Polyptere bichir, described by Geoffroy-Saint-Hilaire (Annales du Muséum, vol. 1, p. 57), is a very remarkable example. That able naturalist observes, in genera. that the birds of Egypt differ not much from those of Europe. He saw the Egyptian swan, represented in all the temples of Upper Egypt, both in sculptures and in coloured paintings, and entertains no doubt that this bird was the chenaloper (rulpanser) of Herodotus, to which the ancient Egyptians paid divine honours, and had even dedicated a town in pper Egypt, called by the Greeks Chenoboscium. It is not peculiar to Egypt, but is found all over Africa, and almost all over Europe. The Ibis, which was believed to be a destroyer of serpents, is, according to the observations of Cuvier, a sort of curlew, called at present Aboohannes. Grobert and Geoffroy-Saint-Hilaire have brought home mummies of this animal, which had been prepared and entombed with much superstitious care. (Mémoire sur ! Ibis, par M. Cuvier–Malte-Brun, Geogr., vol. 4, P. 45, seqq)
3. Name of Egypt.
The name by which this country is known to Europeans comes from the Greeks, some of whose writers inform us that it received this appellation from AEgyptus, son of Belus, having been previously called Aeria. (Compare Eusebius, Chron, lub. 2, p. 284, ed. Maii et Zohrab) In the Hebrew Scriptures it is styled Mitsnaim, and also Matsor, and harets Cham : of these names, however, the first is the one most commonly employed. The Arabians and other Orientals still know it by the name of Mesr or Micr. According to general opinion, Egypt was called Mitsnam after the second son of Ham. Bochart, however, opposes this (Geogr. Sacr. 4, 24), and contends that the name of Mits, aim, being a dual form, indicates the two divisions of Egypt into Upper and Lower. Calmet (Dict, art. Misraum) supposes, that it denotes the people of the country rather than the father of the people. Josephus (Ant. Jud. 1, 6) calls Egypt Mestra; the Septuagint translators, Metsraim; Eusebius and Suidas, Mestraia. The Coptic name of Old Cairo is still Mistraim; the Syrians and Arabs call it Masra or Massera. The other appellation, Matsor, as given above, Bochart has clearly proved to mean a fortress ; and, according to him, Egypt was so called, either from its being a region fortified by nature, or from the word tsor, which signifies narrow, and which he thinks sufficiently descriptive of the valley of Upper Egot. Sir W. Drummond (Origines, 2, 55) inclines to the first of these two etymologies, because Diodorus Siculus (1, 30) and Strabo (SU3) remark, that Egypt was a country extremely difficult of access; and Diodorus,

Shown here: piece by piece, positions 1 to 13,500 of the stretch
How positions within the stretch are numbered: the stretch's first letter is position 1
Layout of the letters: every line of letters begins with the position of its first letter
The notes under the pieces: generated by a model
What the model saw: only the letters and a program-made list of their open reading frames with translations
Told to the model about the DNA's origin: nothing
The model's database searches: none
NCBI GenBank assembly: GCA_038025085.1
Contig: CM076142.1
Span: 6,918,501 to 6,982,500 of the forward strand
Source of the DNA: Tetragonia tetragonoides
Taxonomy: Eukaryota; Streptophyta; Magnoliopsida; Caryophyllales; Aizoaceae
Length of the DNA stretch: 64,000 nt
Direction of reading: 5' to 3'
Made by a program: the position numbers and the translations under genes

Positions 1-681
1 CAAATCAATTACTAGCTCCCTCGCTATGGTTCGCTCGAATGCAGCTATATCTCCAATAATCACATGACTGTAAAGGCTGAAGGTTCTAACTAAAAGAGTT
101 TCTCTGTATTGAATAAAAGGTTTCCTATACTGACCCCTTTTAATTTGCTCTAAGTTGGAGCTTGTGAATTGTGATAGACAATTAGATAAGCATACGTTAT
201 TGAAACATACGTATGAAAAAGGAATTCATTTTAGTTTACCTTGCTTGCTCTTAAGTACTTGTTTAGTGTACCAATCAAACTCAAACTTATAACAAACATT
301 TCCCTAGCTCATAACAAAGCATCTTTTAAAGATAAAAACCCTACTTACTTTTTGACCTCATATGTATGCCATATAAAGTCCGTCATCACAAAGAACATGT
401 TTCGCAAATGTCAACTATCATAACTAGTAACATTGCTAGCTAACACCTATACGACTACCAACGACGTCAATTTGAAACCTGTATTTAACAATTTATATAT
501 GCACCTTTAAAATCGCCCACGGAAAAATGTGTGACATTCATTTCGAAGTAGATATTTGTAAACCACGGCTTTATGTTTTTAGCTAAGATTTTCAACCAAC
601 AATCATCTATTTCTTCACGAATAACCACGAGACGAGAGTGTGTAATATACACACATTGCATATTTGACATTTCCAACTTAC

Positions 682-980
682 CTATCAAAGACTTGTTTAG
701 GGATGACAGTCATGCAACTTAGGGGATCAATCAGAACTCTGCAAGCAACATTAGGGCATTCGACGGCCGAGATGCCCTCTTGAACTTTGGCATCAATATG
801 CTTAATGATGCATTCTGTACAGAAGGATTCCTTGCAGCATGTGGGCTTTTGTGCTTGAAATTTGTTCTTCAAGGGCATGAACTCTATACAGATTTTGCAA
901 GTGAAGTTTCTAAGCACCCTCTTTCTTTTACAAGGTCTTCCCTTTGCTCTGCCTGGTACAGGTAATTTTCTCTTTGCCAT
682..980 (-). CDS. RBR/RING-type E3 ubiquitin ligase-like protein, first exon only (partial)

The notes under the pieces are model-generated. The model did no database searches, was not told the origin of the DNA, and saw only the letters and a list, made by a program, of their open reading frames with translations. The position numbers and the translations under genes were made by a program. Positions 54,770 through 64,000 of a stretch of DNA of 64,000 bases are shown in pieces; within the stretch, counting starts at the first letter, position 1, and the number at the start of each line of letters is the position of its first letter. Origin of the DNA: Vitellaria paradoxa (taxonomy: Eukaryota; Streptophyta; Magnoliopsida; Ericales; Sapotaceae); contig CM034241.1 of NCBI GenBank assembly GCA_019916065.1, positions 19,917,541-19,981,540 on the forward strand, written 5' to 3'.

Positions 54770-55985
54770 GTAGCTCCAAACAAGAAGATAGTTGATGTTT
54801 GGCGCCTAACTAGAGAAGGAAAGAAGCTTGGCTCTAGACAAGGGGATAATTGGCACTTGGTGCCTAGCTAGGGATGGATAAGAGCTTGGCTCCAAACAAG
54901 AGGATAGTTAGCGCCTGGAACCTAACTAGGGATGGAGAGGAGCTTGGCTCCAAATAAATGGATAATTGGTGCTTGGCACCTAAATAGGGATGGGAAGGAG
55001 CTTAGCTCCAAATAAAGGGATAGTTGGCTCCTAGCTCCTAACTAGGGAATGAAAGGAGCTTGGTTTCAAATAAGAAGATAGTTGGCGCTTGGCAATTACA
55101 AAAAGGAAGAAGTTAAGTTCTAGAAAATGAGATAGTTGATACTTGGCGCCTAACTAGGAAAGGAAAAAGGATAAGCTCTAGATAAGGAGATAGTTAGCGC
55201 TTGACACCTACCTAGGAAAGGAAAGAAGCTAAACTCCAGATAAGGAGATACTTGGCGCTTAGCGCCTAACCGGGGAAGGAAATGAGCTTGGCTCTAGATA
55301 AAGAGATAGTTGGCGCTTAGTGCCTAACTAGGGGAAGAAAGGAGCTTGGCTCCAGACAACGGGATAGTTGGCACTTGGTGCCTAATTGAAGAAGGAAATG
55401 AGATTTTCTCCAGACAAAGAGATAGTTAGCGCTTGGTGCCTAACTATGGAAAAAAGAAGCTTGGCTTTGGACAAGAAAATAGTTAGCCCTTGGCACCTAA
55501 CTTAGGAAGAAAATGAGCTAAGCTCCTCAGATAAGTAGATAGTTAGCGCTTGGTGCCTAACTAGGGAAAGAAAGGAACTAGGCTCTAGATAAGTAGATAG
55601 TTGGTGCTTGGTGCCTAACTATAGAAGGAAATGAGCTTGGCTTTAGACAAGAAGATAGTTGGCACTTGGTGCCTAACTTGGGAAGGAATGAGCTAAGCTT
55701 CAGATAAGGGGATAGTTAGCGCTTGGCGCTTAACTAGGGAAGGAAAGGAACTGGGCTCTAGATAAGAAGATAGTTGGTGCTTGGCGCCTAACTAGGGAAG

speaking of the Upper Egypt, observes, that it seems